4 responses

  1. Gregor
    January 6, 2015

    Thank you for this, James O’Meara!

    I also “attended church” on Sunday mornings, listening to those KPFA broadcasts. They had a huge effect on the direction of my life, at one point leading to “becoming” a Zen Buddhist monk. I “outgrew” that … or at least my aching legs did. To this day, I refer to Watts’ books, as well as selected audio files of his talks, on a regular basis. A little more “Sunday School” keeps the spirits up, whether on a Sunday or any old time.

    I truly appreciate Dr. Greg Johnson’s “inclusion” of Alan Watts among the great thinkers of our European tradition. It’s very easy for people to think that a man who wrote and spoke about “Zen” was all about Japan and China, and not about the spiritual and intellectual underpinnings of European Man. This essay, and others about Watts which have appeared on Counter-Currents, do much to prevent this misperception, the perception that the mindset of “Zen” and Watts is a merely “oriental” thing.

    I still have dog-eared imprints of Watts’ books published in the sixties. But I don’t have ALL of his works … yet. This essay stimulated me to buy the book reviewed, as well as a 12-disc audio set of Watts’ talks. Of course, all purchased via the Amazon link provided at Counter-Currents. The “cut” Counter-Currents gets by way of using their link isn’t a lot, but it’s something; a very small price to pay for the excellent work done at this site.

    Thank you James O’Meara. You’re welcome to teach “Sunday School” ala Alan Watts any time, and we all learn much from your efforts.

  2. Jaego
    January 5, 2015

    Any trace of White Nationalism or Race Loyalty to be found in Watts? Any concern that we were losing our Civilization? Any sympathy for the Germans in the War? I’ve never heard of any or saw any in my reading of him, though admittedly not comprehensive. So since many men had realized these facts, and he had not, how enlightened could he be? If he was involved in a world denying path that would be one thing, but the Mahayana glories in not being like that. And the Zen he liked was especially worldly, so he has no out on this. Let’s face it: he probably didn’t know because he didn’t care. He also had contact with Japanese Culture and if he was so inclined, it’s own version of National Socialism could have been an inspiration for him.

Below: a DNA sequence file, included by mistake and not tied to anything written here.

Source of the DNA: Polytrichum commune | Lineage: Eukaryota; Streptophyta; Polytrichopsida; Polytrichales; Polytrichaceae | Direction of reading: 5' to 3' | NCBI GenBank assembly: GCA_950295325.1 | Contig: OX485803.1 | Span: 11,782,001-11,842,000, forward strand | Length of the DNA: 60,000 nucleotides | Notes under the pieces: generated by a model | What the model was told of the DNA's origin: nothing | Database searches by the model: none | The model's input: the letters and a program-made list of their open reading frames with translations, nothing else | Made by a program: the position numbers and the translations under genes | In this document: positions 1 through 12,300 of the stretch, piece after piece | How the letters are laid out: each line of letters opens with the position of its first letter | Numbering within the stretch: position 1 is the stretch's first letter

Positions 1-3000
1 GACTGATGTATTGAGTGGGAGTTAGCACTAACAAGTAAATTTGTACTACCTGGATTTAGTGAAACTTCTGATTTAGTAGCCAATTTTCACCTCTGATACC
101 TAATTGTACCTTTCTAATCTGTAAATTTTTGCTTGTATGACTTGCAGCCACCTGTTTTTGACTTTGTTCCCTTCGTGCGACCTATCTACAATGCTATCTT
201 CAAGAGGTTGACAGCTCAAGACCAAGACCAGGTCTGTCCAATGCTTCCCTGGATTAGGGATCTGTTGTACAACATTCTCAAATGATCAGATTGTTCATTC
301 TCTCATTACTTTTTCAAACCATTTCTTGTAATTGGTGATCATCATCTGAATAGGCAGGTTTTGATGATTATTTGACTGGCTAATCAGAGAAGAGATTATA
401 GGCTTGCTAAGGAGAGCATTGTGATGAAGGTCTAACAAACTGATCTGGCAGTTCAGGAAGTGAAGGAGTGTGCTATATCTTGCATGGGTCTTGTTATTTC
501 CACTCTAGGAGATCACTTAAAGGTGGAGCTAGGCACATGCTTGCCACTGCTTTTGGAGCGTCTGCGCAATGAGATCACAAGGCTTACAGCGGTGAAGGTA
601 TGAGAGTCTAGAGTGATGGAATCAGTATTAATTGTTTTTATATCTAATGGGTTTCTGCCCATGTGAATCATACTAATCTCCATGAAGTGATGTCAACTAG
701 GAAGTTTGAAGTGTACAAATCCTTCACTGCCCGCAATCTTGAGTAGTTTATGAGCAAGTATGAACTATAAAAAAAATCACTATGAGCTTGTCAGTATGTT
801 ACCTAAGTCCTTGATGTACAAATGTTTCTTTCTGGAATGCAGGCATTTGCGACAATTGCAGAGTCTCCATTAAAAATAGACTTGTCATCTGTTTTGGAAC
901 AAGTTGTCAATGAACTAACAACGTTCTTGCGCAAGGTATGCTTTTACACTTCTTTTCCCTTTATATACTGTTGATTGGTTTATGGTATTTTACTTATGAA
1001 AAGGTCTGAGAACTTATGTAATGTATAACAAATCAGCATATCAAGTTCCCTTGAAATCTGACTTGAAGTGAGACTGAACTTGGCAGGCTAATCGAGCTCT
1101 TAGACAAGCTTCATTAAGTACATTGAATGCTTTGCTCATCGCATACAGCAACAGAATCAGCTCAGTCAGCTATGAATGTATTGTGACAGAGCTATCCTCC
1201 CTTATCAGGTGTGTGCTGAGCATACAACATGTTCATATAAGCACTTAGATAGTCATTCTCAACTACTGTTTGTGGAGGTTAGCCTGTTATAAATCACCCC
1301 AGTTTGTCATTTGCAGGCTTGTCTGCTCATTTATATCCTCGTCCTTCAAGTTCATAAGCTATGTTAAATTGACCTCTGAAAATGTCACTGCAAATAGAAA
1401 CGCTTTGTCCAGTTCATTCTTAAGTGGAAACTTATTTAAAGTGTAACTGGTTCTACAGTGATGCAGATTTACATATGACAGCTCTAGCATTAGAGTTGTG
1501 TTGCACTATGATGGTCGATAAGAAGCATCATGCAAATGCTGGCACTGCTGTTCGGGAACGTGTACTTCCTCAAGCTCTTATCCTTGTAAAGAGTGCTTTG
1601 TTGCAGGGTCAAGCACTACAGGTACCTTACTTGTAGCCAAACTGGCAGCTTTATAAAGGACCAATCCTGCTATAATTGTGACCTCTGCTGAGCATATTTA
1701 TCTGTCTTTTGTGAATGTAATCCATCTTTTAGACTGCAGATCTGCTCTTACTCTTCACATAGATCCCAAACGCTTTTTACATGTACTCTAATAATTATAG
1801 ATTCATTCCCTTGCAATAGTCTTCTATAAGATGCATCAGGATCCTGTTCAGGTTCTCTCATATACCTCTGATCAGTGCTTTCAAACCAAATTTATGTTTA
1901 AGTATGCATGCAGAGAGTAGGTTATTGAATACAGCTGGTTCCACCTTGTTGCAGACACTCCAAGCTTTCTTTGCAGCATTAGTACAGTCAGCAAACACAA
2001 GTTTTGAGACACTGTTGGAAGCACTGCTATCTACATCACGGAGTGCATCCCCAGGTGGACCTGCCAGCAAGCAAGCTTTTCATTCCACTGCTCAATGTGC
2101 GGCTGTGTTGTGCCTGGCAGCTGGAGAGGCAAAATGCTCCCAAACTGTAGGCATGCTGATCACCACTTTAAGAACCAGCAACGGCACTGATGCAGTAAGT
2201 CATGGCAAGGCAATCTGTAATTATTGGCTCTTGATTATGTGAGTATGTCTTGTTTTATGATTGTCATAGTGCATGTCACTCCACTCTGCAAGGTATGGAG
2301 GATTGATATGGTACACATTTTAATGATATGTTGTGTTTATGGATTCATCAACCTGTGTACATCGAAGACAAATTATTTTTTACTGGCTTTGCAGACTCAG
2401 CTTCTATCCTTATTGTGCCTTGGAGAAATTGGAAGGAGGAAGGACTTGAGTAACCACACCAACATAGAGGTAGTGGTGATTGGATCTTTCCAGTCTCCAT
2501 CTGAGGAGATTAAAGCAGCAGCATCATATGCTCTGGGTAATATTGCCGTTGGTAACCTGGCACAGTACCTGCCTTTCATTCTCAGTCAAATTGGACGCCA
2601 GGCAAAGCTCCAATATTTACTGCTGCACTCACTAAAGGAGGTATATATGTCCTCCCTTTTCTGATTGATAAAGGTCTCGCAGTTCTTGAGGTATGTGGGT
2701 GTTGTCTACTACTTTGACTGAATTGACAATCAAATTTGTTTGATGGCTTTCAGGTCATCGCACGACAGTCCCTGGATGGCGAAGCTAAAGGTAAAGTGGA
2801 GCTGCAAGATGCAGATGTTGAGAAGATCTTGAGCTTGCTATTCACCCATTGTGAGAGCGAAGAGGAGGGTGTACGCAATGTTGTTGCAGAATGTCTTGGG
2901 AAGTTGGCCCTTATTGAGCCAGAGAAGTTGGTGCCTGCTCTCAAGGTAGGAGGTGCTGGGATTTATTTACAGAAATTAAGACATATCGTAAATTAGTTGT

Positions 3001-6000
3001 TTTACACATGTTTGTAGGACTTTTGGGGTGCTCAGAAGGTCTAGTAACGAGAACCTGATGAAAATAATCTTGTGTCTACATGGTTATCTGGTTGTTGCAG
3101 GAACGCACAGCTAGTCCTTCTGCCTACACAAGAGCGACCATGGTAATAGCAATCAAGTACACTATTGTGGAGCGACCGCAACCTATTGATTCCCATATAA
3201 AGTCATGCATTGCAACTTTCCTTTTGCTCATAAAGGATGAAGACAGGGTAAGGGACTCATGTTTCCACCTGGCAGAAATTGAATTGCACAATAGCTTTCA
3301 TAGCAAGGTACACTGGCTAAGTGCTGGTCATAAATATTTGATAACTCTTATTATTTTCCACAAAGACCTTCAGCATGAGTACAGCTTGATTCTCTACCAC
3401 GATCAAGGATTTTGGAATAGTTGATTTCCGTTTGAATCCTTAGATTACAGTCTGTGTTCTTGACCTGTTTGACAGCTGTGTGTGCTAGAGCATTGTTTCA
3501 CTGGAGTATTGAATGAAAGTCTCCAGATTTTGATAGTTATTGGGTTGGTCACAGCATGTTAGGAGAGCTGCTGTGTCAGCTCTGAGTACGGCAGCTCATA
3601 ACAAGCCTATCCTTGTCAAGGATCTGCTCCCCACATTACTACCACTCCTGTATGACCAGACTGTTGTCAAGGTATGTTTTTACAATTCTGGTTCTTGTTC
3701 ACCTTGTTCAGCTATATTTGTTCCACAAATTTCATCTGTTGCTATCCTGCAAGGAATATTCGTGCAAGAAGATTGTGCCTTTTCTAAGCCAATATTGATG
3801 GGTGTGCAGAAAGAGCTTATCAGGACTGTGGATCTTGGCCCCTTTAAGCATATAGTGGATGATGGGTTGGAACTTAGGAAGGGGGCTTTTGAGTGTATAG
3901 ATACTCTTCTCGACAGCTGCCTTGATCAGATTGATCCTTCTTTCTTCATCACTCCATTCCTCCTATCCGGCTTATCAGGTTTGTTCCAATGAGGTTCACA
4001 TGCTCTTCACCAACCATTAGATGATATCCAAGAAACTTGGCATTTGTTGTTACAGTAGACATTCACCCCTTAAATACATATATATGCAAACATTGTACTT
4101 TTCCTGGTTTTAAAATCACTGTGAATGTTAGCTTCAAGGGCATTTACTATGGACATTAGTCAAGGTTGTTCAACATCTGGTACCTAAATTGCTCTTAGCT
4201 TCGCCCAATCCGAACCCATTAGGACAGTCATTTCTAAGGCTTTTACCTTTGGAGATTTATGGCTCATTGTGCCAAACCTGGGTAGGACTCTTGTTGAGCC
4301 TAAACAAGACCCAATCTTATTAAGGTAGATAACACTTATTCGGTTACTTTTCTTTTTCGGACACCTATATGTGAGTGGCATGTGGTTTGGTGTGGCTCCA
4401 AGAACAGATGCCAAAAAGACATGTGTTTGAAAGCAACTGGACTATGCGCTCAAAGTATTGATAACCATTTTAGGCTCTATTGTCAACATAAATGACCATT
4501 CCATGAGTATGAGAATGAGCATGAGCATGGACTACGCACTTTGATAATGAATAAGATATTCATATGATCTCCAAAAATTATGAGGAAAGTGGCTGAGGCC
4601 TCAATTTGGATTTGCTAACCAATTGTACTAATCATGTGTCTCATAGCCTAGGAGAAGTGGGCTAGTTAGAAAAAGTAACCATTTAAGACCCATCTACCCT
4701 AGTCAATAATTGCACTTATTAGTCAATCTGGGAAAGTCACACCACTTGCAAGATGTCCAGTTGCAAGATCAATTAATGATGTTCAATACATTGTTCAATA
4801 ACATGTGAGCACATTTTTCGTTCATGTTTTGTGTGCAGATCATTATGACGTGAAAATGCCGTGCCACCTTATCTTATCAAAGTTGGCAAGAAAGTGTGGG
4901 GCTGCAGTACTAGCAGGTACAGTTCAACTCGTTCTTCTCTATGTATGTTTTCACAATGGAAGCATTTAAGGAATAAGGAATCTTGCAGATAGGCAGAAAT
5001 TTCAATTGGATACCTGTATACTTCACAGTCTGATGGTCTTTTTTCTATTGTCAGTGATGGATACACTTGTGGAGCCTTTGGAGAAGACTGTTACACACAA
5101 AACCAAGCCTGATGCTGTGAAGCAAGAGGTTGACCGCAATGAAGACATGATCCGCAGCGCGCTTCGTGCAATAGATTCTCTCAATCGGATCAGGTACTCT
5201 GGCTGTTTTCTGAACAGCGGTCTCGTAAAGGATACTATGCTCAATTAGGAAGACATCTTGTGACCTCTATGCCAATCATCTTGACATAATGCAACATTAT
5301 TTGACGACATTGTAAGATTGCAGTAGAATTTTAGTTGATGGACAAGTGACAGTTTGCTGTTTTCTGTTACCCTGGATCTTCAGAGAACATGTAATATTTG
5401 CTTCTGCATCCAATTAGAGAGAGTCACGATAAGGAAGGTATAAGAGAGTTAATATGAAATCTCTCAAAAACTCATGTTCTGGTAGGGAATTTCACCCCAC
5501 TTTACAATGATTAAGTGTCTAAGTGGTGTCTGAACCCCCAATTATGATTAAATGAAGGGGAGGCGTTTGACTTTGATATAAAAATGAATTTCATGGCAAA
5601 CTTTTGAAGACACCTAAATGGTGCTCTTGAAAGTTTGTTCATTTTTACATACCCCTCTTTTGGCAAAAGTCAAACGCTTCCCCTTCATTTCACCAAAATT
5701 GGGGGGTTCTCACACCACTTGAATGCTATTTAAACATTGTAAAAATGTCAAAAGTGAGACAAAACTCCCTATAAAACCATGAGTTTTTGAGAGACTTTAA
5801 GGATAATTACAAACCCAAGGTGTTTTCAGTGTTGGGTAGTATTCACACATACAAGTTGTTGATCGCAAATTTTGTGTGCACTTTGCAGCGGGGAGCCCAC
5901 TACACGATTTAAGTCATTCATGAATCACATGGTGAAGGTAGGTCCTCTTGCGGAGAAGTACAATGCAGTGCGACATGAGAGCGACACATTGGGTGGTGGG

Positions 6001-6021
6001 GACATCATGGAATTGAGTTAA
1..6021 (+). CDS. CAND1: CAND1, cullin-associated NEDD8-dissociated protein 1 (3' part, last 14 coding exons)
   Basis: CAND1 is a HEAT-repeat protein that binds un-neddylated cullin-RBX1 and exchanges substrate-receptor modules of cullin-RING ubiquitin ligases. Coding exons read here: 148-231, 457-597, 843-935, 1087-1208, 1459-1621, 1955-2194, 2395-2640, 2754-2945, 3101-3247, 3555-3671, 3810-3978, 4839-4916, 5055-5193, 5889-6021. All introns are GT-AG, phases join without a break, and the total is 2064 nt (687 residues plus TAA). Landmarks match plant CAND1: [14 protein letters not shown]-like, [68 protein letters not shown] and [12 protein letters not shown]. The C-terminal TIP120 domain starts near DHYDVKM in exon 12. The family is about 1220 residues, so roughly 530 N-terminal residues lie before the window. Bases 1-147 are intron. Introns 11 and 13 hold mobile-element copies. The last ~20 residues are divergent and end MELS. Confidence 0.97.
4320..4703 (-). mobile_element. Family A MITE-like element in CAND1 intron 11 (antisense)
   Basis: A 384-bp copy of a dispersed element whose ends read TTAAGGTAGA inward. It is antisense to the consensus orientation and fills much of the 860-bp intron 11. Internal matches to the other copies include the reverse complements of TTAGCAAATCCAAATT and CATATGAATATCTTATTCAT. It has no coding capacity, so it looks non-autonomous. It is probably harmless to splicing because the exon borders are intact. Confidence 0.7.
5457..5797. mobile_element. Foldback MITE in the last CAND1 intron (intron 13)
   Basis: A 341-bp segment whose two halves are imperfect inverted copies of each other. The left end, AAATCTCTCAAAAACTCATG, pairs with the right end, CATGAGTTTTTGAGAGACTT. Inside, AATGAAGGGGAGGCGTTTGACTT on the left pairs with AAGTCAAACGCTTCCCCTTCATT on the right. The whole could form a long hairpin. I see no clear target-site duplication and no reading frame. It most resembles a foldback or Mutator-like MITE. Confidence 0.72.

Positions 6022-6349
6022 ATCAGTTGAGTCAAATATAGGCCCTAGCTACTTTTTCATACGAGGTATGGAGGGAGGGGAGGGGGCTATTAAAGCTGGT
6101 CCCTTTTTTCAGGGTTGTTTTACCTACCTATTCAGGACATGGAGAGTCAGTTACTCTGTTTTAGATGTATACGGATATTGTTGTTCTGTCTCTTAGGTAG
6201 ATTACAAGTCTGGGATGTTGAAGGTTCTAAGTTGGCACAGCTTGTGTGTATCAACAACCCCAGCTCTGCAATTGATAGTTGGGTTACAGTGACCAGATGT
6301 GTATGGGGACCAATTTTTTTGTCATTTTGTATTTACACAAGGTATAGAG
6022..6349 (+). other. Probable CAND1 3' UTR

Really enlightened people will take care of their vehicle (physical body) so as to serve. Any hedonism is a deviation from the Truth. With his heavy drinking and love of gourmet dining, including sausage, he was the very essence of deviation. The more one knows, the heavy the karma and the more one can be blamed. There is a tradition of using alcohol in Zen, and apparently some respected Masters have made use of this and even become alcoholics. Zen training is very hard, and such men typically admit that the temptation to over indulge got the best of them. Watts is denied this “out” since he didn’t train hard – he just over indulged because he was like that in every area of his life.

    He did come clean a bit towards the end. As his health failed, he admitted that square Zen was the real thing. I think someone asked him about Gary Snyder who had left the circle to practice in a famous monastery in Japan. Watts said it was a good thing, since he was just an entertainer at the level of words and thought – and real Zen was beyond these things (without disdaining them).

  3. Margot Metroland
    January 5, 2015

    Re ‘Bored of the Rings’: I actually owned two copies of the original paperback edition. I think it was promoted in Kenney/Beard’s 1969 TIME parody. A few years later I got to know them both. Henry still seemed to think it was the best thing they had ever done together. The whole NatLamp pump-and-dump was an anticlimax.

  4. Athanaeus
    January 5, 2015

    Watts’ Way of Zen and Karen Armstrong’s biography of Buddha were my introductions to Buddhism. Yes, I am a White Nationalist, you might even say a Nazi studies eastern religions. Ironic perhaps. I would probably be a Buddhist monk translating ancient Mahayana texts into English right now if witnessing the genocide of White people in our own countries hadn’t called me away from that path in life. For me, myrace trumps everything except my family, which is 100% white so there’s no real conflict of interest there. I just couldn’t sit back and chant to Amitabha while knowing my race is being extrminated by a hostile jewish elite. It is breaking heart to see my beloved race genocided…crucified for no sins. Occasionally I still find time to delve into Buddhism. But being a WN activist keeps me pretty occupied, and if it ever comes down to which master do I serve, I never forget that my race is my nation.

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